Groups representing food producers in different sectors across the EU have said that a decision to set new limits on grain imports from Ukraine “fails to address farmers’ and manufacturers’ concerns”.

In January, the European Commission proposed extending the suspension of import duties and quotas – known as autonomous trade measures (ATMs) – on all imports from Ukraine to the EU for another year.

This included an “emergency brake” to protect poultry, eggs, and sugar if imports from Ukraine reached specific thresholds.

Negotiators from the Council of the EU and the European Parliament decided this week to “beef up” the “safeguard mechanism” to protect EU farmers by also proposing limits on imports of oats, maize, groats and honey from Ukraine.

The EU Council said that this will “take into account any adverse impact on the market of one or several member states, rather than just on the EU market as a whole, as is the case now”.

However, six representative groups have claimed that these safeguard mechanisms are not strong enough.

Those six groups are Copa-Cogeca (farmers and agricultural co-operatives); AVEC (poultry producers); CEFS (sugar producers); CEPM (maize producers); CIBE (beet growers); and EUWEP (poultry, eggs and game businesses).

In a joint statement, these groups said: “Despite legitimate concerns and protests, the decisions makers…have proceeded by ignoring the key concerns our producers.”

They criticised the lack of inclusion of wheat among the products for which the new safeguard mechanisms will apply.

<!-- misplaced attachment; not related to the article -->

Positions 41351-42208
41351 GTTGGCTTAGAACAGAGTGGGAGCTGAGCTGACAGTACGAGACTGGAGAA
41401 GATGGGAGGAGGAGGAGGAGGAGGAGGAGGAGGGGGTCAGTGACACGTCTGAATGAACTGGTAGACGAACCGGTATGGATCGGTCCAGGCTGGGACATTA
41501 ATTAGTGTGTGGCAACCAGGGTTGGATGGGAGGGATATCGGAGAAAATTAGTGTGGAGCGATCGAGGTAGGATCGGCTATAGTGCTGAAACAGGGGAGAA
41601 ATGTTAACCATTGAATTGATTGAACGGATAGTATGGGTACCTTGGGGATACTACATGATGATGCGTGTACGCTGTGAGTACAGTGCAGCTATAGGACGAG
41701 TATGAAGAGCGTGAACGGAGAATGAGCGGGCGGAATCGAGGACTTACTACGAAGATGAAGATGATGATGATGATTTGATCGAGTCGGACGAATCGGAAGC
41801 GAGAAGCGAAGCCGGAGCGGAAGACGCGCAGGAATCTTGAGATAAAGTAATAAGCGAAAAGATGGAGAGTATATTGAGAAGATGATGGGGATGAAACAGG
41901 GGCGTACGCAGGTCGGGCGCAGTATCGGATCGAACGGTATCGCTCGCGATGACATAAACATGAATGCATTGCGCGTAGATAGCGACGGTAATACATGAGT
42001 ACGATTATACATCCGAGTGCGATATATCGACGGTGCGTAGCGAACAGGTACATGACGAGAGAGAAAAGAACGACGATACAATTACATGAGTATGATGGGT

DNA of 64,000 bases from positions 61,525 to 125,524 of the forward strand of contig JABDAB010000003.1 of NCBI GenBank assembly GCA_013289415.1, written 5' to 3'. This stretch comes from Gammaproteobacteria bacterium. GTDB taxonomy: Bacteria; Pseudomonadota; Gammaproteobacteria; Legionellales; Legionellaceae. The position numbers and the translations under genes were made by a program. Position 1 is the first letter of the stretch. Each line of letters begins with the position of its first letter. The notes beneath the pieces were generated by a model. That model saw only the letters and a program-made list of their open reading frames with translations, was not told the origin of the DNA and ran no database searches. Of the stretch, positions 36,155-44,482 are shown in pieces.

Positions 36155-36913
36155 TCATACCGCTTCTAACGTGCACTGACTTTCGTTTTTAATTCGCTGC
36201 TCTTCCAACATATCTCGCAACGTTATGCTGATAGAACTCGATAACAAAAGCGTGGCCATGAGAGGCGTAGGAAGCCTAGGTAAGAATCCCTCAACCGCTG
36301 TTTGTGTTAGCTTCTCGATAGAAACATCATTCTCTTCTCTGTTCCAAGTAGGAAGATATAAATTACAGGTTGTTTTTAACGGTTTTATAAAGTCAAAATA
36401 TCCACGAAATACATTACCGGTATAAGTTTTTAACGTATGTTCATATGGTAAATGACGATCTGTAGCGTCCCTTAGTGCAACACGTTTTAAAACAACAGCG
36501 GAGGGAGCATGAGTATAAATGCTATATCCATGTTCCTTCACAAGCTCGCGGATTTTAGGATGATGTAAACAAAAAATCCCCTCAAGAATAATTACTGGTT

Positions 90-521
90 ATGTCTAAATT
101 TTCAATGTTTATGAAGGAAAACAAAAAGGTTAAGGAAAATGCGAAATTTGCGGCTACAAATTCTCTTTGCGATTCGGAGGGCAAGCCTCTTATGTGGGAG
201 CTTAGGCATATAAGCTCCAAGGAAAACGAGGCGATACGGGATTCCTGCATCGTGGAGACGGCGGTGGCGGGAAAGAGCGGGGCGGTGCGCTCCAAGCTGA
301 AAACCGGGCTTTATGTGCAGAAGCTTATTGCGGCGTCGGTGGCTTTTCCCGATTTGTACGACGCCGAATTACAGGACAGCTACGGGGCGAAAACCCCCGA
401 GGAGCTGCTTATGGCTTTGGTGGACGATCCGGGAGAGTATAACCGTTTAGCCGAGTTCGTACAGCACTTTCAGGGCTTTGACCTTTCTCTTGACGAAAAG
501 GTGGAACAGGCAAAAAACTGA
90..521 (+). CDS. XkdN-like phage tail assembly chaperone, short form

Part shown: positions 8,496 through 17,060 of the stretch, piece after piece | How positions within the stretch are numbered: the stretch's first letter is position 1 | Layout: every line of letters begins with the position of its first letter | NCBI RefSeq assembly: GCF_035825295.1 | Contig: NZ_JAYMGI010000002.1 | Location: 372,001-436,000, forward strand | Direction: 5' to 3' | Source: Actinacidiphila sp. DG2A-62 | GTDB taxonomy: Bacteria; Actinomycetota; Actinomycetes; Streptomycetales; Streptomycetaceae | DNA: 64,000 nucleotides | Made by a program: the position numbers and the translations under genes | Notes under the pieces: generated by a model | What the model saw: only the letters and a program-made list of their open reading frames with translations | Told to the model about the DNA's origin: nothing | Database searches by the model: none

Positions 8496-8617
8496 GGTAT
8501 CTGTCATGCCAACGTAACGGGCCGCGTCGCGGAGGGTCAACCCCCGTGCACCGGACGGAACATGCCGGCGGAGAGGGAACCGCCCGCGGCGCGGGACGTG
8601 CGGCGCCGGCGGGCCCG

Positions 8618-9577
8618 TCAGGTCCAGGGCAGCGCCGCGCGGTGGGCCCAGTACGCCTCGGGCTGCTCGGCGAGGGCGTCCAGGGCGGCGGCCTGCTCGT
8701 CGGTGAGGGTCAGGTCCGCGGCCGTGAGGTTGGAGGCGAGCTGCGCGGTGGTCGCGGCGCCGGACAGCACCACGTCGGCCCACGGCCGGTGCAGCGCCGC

“In the negotiations, the key amendments of the European Parliament…have not been pushed forward, leading to a weak compromise,” they said.

“Our organisations understand the political sensitivity of this agreement, as well as the need to support Ukraine, but it is unfortunate that the small but important adjustments which would have delivered an effective solution for European producers were not considered,” the joint statement said.

The groups warned that the “burden” on the EU farming sector will persist “and so will their discontent”.

“The situation is so critical in Brussels that the council…has opted to delay the vote on the compromise reached until next week.”

The European Parliament’s international trade committee has already passed the new ATM regulations in a process the six producer groups claimed was “very untransparent”.

They warned: “Such a lack of listening to producers in this moment may result in less acceptance in future negotiations on Ukrainian integration into the EU.”

“It is important to note that this agreement and these renewed ATMs will most likely be the basis for further re-negotiation of the association agreement with Ukraine, setting the already too-high baseline for gaining the acceptance of EU producers and manufacturers,” they added.

“In this context, our organisations cannot support the agreement reached…and call on member states and the council to seriously reflect on the signal they would be sending to European farmers and manufacturers,” the joint statement said.